When you get the ERC, you declare it as income on your financial statements. It is critical to state unequivocally that this money is tied to the ERC, not normal corporate activities.

Tax Return Reporting

When you file your business tax return, you must also report the ERC as income as soon as you get it, as shown in your financial accounts.

Because it connects revenue recognition with actual cash flows, the cash flow technique may be more straightforward for organizations to apply. It may not, however, present a realistic picture of your financial performance throughout the qualifying period, as this could result in a high revenue recognition requirement.

Expert Solutions: How R&R Agency Can Assist

Expert Solutions: How R&R Agency Can Assist

Let’s Get ERC emerges as an approach to financial help for businesses across the United States in a world where government assistance programs sometimes appear elusive. 

With the government spending almost $2.1 trillion to support businesses facing interruption during the difficult years of the COVID-19 pandemic, the Employee Retention Credit (ERC) is a crucial but often ignored resource.

R&R Agency is your reliable partner as you navigate this complex landscape. Our employee retention credit consultant specializes in making the ERC application process as simple as possible so that your company can readily access the financial help it needs.

Discover the solution that clarifies ERC eligibility, streamlines reporting, and guides you step by step through the process. With us, you can unlock ERC’s latent potential and gain the help your business needs to survive in difficult times.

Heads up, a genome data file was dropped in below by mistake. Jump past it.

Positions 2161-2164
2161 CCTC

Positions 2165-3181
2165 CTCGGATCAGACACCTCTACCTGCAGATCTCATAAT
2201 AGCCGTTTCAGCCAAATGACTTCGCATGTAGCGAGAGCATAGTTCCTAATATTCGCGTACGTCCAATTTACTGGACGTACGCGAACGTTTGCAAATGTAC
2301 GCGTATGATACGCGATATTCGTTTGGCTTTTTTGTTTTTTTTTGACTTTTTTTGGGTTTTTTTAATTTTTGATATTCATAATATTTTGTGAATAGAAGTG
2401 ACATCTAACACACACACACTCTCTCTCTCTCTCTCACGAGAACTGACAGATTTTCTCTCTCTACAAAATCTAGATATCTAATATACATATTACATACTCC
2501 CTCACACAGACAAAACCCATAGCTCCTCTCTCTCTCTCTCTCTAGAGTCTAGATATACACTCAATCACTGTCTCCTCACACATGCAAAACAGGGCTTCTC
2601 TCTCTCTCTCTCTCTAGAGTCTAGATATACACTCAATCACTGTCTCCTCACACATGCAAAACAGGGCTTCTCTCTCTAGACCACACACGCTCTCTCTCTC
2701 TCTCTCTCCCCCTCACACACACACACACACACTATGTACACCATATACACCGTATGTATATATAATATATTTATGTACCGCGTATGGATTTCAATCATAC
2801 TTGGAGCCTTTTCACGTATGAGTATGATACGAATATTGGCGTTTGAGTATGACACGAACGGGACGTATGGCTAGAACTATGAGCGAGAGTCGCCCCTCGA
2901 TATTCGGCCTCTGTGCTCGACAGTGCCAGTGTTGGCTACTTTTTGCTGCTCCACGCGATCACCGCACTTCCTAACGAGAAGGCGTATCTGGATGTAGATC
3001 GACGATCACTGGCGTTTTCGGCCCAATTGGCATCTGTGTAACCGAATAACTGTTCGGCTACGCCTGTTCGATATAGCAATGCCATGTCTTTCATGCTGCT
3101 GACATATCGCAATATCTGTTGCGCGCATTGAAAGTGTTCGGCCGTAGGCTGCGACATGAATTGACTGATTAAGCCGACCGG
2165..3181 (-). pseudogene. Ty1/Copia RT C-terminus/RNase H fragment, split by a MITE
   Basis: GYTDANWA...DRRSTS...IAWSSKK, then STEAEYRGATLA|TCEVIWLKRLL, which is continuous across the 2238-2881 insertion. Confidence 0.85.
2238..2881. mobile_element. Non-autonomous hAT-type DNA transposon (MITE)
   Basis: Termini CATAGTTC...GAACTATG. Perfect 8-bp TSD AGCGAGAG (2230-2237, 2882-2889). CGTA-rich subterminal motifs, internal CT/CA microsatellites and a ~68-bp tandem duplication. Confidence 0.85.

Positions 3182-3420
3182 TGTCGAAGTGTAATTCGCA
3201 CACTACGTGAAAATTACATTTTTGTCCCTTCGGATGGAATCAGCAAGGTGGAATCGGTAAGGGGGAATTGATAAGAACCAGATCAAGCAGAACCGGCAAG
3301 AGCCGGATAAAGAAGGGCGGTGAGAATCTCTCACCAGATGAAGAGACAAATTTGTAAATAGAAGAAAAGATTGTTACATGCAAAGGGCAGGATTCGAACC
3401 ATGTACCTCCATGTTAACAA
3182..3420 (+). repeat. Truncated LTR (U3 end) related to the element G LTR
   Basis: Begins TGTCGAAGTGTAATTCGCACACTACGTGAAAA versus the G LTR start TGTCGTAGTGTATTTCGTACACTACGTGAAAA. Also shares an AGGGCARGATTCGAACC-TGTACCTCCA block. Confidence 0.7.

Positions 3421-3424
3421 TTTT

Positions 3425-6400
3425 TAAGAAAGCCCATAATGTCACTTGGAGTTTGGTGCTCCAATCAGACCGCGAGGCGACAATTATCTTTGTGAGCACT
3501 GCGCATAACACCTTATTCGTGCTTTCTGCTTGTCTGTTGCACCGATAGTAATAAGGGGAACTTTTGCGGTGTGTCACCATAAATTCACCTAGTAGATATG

Contact us immediately to learn your qualifications and begin your stress-free ERC journey.

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ERC can be recorded in accounting using either the accrual or cash approach. Recognize the credit when you qualify, matching it with associated expenses under accrual. When you receive cash from the government, record it under money without expense matching.

Include ERC as income or a decrease of related expenses in your financial statements, depending on your accounting approach. Declare it correctly and include it in your tax return.

The IRS is usually in charge of processing ERC refunds. Check the status of your refund on the IRS website, or contact them if you have any specific questions.

ERC is represented as an income or an expense reduction in your financial accounts, generally as a separate line item. It is also included on your tax return.

The U.S. government funds the ERC through legislation like the CARES Act, Consolidated Appropriations Act, and American Rescue Plan Act.

The ERC is a tax credit that allows eligible employers to claim a percentage of qualified salaries paid to employees during economic hardship, such as the COVID-19 pandemic.

The ERC’s primary goal is to assist businesses and charity organizations affected by the pandemic. Priorities include retaining employees, keeping firms running, and providing financial relief to employers.



The honest financial reporting of the Employee Retention Tax Credit (ERC) is essential for long-term success. The legal approach you use, both accrual and cash, as well as new documentation and transparency, can assist businesses in effectively representing their financial services. 

The foundation of an ERC report is financial transparency. In retrospect, the economic results of this report are predicated on the fact that ERC reporting is based on the importance of auditors being informed.